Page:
Transom Parker 2310

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Oct 1, 2006
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I owen a 1996 parker 2310 walkaround and on 11/05/06 my 200 hp yamaha outboard blew up. I think the engine shaft size is 25 inches long and I am writing this because I can buy a new honda outboard 225 hp that has a 20 inch shaft for $8000. Does anybody know if this will work on my boat. I was woundering if it will bolt right up to the transom as it sits or if not what can I do to make it work. I do not want to pass up this deal. My transom is a notch type.Thanks for all your help.


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Greetings chrisbwt, and welcome to ClassicParker!

I'm sorry to hear that your 200 SWS failed you, but I'm afraid that Honda is going to be a challange.
There are several reasons...

The Yamaha is a 25" shaft motor and the Honda is a 20" shaft. The two shaft lengths are not interchangeable. It might be possible to buy a 5" shaft extention for the Honda, but there is a more serious issue with the Honda... weight.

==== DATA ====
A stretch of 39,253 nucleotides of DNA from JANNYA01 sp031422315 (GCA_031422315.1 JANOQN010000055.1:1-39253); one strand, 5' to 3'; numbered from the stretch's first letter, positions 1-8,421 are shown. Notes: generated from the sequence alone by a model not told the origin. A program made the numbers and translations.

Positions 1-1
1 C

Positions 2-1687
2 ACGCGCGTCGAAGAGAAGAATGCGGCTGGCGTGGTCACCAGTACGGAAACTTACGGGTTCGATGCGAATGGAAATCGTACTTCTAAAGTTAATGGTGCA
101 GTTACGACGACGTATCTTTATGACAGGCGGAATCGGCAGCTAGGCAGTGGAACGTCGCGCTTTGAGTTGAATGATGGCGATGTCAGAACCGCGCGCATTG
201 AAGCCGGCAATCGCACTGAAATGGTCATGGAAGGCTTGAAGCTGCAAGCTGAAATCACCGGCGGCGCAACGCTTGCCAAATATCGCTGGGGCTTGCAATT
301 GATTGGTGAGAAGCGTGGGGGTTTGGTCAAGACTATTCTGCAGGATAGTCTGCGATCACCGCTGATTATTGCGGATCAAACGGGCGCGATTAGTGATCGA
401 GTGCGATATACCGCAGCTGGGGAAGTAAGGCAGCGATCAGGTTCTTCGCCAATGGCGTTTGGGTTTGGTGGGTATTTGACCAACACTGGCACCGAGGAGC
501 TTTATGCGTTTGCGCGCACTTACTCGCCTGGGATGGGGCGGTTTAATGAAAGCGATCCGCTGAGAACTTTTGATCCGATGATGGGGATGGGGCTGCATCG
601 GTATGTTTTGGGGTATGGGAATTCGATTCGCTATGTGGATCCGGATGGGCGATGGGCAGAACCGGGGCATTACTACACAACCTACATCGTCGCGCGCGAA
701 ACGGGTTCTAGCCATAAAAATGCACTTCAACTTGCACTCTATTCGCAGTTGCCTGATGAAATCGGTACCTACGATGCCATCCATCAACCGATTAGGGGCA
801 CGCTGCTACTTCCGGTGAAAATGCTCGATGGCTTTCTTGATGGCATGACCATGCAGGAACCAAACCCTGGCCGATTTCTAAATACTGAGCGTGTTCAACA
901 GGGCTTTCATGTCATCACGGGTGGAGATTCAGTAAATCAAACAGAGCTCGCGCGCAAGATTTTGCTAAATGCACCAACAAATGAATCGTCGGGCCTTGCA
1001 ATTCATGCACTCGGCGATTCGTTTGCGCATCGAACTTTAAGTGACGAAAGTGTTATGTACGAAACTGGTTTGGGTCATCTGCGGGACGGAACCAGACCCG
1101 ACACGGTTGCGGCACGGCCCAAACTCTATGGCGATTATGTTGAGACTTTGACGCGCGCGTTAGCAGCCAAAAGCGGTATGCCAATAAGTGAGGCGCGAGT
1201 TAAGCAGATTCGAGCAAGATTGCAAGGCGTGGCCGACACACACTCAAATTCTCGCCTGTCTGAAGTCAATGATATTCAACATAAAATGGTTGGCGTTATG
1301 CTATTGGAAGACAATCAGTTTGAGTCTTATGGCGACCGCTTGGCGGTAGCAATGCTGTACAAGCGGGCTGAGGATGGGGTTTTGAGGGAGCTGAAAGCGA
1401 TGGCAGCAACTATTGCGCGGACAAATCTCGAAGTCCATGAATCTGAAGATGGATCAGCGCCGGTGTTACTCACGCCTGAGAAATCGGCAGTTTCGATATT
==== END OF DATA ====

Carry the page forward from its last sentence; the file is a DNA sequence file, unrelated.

The Honda 225 with a 20" shaft weighs 603#'s. :shock:

I couldn't find the specs for the 200 SWS online, but I found the specs for a 200 HPDI which was showing 466#'s for that model. Big difference.
If you put a 5" shaft extention on that Honda, she is going to be even heavier.

The Honda would require that shaft extention, all new controls, wiring harness, and gages. As you can see, your $8,000 initial cost begins to rise...
The Yamaha and Honda controls are not interchangeable, so when you switch brands, you have to re-rig too.

Give all of these facts, a new powerhead for your Yamaha might be a better option. Talk to your mechanic, but the big block SWS motors (200 thru 250) might have interchangeable powerheads, so you might be able to put a 225 or a 250 powerhead on that motor if your goal is a power upgrade.

The Yamaha OX66 Saltwater Series motors are some of the best outboards ever built. I'm not sure how bad the damage is with yours, but I wouldn't give up on her just yet, especially if money is an issue.

If you have your heart set on that Honda, you can make it work, but it isn't going to be cheap.
Good luck with whatever you decide. :wink:
I agree with Kevin, your most economical approach may be to have a new powerhead.

One of the motors on the little woodie (see my signature) overheated and seized...scoring both cylinders. I pulled the powerhead, sent it off for rebuild, and reinstalled it when it was returned. Runs great and was able to do it for under $1K.